100th Birth Anniversary of Ingrid Bergman
Art And Culture

100th Birth Anniversary of Ingrid Bergman

The Museum of Moving Image and the Brooklyn Academy of Music has programmed a retrospective on Ingrid Bergman, playing most of her important films through September to celebrate the 100th anniversary of her birth.
Some of these films will be introduced by Bergman’s three daughters - Pia Lindstrom, Ingrid Rossellini, and Isabella Rossellini, Indiewire.com reported.
August 29 marked the 100th birth anniversary, an occasion the Museum of Modern Art (MoMA), located in Manhattan, New York, also observed with a selection of films from her 50-year career - as chosen and, where possible, introduced by her children.
The emotional transparency of Bergman’s performing style blended with her great natural beauty to create a different kind of movie star. In films like ‘Casablanca’ (1942), ‘Gaslight’ (1944) and ‘Notorious’ (1946), Bergman seemed to speak directly to her public, cutting through melodramatic conventions.
Bergman’s search for authenticity eventually led to Italy, where she made five features with the pioneering Neorealist director Roberto Rossellini, a body of work now recognized as one of the foundations of modern cinema.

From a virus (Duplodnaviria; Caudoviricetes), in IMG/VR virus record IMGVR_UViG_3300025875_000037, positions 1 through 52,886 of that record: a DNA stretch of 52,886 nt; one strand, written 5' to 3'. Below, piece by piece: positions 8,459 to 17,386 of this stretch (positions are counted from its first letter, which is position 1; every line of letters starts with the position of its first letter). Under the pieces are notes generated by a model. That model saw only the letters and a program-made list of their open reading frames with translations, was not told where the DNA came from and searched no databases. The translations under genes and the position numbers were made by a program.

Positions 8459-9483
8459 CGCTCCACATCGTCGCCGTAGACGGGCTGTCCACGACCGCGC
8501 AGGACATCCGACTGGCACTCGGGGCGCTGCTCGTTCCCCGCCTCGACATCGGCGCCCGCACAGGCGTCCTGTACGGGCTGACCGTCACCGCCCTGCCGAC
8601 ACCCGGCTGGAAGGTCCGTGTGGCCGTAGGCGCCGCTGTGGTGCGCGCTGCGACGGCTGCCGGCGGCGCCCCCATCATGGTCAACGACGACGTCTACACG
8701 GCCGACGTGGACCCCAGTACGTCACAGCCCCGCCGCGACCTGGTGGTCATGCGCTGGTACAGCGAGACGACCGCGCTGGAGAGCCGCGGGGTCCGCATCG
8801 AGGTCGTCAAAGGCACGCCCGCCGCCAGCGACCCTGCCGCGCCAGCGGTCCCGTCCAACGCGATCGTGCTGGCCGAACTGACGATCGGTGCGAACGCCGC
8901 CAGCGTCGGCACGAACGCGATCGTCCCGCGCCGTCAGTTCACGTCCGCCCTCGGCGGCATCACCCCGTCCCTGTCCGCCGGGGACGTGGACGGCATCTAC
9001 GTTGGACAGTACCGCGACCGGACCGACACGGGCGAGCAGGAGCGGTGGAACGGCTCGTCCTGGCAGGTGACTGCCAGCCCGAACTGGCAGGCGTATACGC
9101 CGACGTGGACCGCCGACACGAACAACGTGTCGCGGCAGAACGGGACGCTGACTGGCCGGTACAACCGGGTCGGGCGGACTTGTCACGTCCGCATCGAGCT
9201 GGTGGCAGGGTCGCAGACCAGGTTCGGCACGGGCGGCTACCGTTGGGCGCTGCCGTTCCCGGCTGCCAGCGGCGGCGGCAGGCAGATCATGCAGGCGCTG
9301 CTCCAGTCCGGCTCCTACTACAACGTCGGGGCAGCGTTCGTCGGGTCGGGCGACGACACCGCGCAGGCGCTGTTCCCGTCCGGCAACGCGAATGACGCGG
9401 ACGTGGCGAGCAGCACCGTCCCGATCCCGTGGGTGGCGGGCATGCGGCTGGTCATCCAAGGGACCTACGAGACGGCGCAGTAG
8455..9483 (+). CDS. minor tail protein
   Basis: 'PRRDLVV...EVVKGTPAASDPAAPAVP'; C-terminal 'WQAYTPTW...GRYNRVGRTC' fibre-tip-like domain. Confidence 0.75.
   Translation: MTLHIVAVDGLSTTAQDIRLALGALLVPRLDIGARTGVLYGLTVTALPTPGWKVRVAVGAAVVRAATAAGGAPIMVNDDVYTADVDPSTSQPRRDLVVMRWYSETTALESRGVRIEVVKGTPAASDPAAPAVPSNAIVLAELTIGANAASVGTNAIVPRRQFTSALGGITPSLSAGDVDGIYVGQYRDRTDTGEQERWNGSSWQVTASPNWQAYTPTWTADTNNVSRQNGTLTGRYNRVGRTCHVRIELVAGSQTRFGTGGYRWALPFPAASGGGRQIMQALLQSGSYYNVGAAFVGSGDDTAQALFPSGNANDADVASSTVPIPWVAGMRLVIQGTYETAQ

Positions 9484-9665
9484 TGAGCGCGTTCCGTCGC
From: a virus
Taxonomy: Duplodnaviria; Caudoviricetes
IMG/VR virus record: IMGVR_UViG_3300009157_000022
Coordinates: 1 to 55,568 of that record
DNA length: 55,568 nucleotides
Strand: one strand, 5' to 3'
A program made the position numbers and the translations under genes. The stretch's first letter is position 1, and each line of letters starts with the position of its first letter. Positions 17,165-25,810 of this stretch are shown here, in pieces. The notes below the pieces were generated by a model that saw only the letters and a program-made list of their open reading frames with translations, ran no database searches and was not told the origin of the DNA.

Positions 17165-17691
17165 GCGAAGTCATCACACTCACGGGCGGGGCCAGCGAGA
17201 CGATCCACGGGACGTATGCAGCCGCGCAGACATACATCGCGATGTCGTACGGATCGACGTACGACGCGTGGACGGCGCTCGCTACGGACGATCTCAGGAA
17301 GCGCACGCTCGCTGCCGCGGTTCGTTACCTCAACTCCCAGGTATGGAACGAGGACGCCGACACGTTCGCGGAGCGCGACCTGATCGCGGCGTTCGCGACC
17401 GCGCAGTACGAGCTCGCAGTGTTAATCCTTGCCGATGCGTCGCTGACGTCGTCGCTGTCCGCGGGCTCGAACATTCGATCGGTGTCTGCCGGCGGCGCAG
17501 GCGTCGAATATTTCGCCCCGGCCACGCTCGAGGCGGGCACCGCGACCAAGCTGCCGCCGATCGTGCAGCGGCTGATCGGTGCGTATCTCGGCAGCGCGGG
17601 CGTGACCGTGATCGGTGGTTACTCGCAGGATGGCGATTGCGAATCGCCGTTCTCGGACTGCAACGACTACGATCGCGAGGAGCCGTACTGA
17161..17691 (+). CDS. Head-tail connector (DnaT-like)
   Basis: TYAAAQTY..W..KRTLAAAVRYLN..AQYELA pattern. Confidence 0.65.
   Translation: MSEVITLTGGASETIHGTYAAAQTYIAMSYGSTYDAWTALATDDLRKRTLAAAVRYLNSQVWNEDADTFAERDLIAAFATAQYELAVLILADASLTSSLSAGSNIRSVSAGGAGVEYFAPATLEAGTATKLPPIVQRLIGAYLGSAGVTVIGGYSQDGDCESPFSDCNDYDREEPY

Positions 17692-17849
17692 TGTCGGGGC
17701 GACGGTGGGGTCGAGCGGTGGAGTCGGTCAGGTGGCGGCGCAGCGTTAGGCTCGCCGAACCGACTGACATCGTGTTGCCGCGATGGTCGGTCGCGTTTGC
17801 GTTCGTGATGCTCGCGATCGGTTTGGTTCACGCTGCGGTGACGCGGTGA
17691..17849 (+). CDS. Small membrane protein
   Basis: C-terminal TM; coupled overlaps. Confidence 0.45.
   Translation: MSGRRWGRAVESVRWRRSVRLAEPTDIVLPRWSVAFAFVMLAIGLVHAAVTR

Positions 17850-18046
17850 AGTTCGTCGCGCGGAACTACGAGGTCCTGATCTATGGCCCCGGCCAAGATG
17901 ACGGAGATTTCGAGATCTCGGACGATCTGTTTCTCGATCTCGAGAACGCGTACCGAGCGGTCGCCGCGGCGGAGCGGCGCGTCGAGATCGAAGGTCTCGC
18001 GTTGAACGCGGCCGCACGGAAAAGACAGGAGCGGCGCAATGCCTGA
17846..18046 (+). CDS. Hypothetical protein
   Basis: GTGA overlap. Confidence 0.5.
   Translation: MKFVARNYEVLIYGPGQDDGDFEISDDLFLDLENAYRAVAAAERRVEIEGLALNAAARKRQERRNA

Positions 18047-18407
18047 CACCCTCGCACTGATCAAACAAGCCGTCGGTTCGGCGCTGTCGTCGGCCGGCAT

Her last theatrical film, Ingmar Bergman’s Autumn Sonata (1978), brought her back to her native Sweden.
Marking the centennial of Ingrid Bergman’s birth, Isabella Rossellini also performed a theatrical tribute to her mother, one of the most celebrated actresses of the 20th century.
Rossellini was joined in performance by actor Jeremy Irons to uncover the woman and artist behind the screen legend. The staging incorporates Rossellini’s own memories of her mother, plus interviews, unpublished letters, personal videos, and previously unreleased video clips and images from Bergman’s private archives.
 Other famous works in which Bergman acted include, ‘For Whom the Bell Tolls’, ‘Spellbound’, ‘Anastasia’, ‘Murder on the Orient Express’.
Ingrid Bergman (1915-1982) was a Swedish actress who starred in a variety of European and American films. She won three Academy Awards, two Emmy Awards, four Golden Globe Awards and the Tony Award for Best Actress. She is ranked as the fourth greatest female star, out of 25, of American cinema of all time by the American Film Institute.
She died in 1982 on her 67th birthday in London, of breast cancer.

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